With spring practices in the rear view, we’ve reached the long, agonizing part of college football’s offseason. Instead of counting down the weekends until Week 1 of the 2017 season, let’s get prepared by breaking down the best of the Big Ten, from players to coaches to games. Up next: The pass catchers.
It was an odd season for wide receivers and tight ends in 2016, but it might be more unpredictable this season.
Passing numbers around the Big Ten, both for quarterbacks and their targets, were down last season. There were eight players with 60 catches or more in 2015, but last season only three reached that mark. Northwestern’s Austin Carr went from an afterthought (23 receptions in two seasons) to star, and led the conference with 90 catches, 1,247 yards and 12 touchdowns.
There were also more productive players returning. Six of the top 10 and 12 of the 20 pass catchers from 2015 were back last year. Of those 12, only three caught more passes in 2016. Two caught one more, while Michigan State’s R.J. Shelton improved the most with 10 more receptions.
Now we look to 2017 and the Big Ten landscape for pass catchers is … uncertain, to say the least. Only one of the top 10 in catches returns from last season, and seven of the top 21. The quarterback situation could improve at several outposts, but who is going to be catching passes at a few places remains a bit of a mystery. There are four teams — Ohio State, Michigan, Michigan State and Minnesota — who don’t return anyone who caught at least 25 passes last season.
New go-to targets will emerge, but for now there are question marks. It does look like a strong year for tight ends, and they could open space for teammates on the outside.
Here is our look at the top 10 pass catchers for 2017, though this list could look a lot different just a few weeks into the season once roles are established.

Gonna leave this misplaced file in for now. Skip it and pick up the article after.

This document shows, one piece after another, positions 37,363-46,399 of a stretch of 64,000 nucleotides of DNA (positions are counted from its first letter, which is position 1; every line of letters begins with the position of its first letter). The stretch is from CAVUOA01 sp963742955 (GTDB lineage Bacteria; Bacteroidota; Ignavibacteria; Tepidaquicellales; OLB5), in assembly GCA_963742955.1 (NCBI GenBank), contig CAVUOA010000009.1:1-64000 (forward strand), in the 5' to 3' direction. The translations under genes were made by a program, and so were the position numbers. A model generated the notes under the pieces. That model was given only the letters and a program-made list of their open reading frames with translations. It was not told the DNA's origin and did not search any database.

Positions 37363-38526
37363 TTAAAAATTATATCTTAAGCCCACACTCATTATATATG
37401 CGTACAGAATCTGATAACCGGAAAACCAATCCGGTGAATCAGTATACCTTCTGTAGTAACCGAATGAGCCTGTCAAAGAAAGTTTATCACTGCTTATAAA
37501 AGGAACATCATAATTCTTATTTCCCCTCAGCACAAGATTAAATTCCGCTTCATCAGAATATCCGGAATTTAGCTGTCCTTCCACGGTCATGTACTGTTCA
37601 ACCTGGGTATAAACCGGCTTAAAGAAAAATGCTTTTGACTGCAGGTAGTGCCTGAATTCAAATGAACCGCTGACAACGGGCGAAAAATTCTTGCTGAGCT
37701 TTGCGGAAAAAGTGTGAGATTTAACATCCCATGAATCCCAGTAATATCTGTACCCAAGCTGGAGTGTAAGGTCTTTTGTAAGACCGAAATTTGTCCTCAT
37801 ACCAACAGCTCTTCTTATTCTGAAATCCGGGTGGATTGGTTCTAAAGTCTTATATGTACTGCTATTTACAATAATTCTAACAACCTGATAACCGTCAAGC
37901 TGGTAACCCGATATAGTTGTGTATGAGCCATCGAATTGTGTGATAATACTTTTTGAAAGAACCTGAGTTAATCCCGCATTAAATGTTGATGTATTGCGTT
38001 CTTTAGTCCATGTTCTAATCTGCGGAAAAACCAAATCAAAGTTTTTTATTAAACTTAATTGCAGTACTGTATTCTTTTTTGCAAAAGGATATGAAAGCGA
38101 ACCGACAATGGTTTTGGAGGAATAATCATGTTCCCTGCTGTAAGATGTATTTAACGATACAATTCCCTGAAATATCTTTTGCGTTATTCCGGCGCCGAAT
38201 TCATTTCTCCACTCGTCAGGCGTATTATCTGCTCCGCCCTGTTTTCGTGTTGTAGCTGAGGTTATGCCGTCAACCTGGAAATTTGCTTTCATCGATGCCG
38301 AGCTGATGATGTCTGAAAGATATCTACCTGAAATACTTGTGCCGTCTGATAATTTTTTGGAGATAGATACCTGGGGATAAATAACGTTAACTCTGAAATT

2016 stats: 33 catches, 453 yards, 2 touchdowns
The Cornhuskers are going to have a new quarterback, with Tulane transfer Tanner Lee replacing Tommy Armstrong. Five of the team’s top-seven targets from 2016 are gone.
Morgan and De’Mornay Pierson-El are the veteran receivers, and there are a couple of exciting freshmen joining the group. Morgan has been consistent as a complementary piece, but the Cornhuskers need a go-to guy.
2016 stats: 6 catches, 26 yards, 0 touchdowns
Dixon did score a touchdown last season on a 5-yard rush against Rutgers. He has struggled with injuries for three seasons, but was healthy during the spring and looked like he could be the No. 1 wideout.
Ohio State’s passing attack sputtered late last season, and both Curtis Samuel and Noah Brown left early for the NFL. There are a bunch of interesting options, but it might take a few weeks for J.T. Barrett to settle on which are going to see the most targets. Dixon looks like the best bet, but that could change during fall camp.
2016 stats: 20 catches, 210 yards, 0 touchdowns; 16 carries, 138 yards, 3 touchdowns
Grant was playing well before a season-ending broken right ankle injury against Iowa. It also affected Rutgers’ ability to do anything on offense without its dynamic weapon.
Getting an extra year of eligibility for Grant was huge. He’ll likely see the ball as a wideout, running back, wildcat quarterback and return man. Assuming the injury hasn’t sapped his explosiveness, Grant will be one of the most exciting players in the conference.
2016 stats: 19 catches, 284 yards, 3 touchdowns
VandeBerg had 65 catches two years ago, but like Grant was lost early in the season. It was a broken foot, and he had more foot issues that kept him out of spring practice.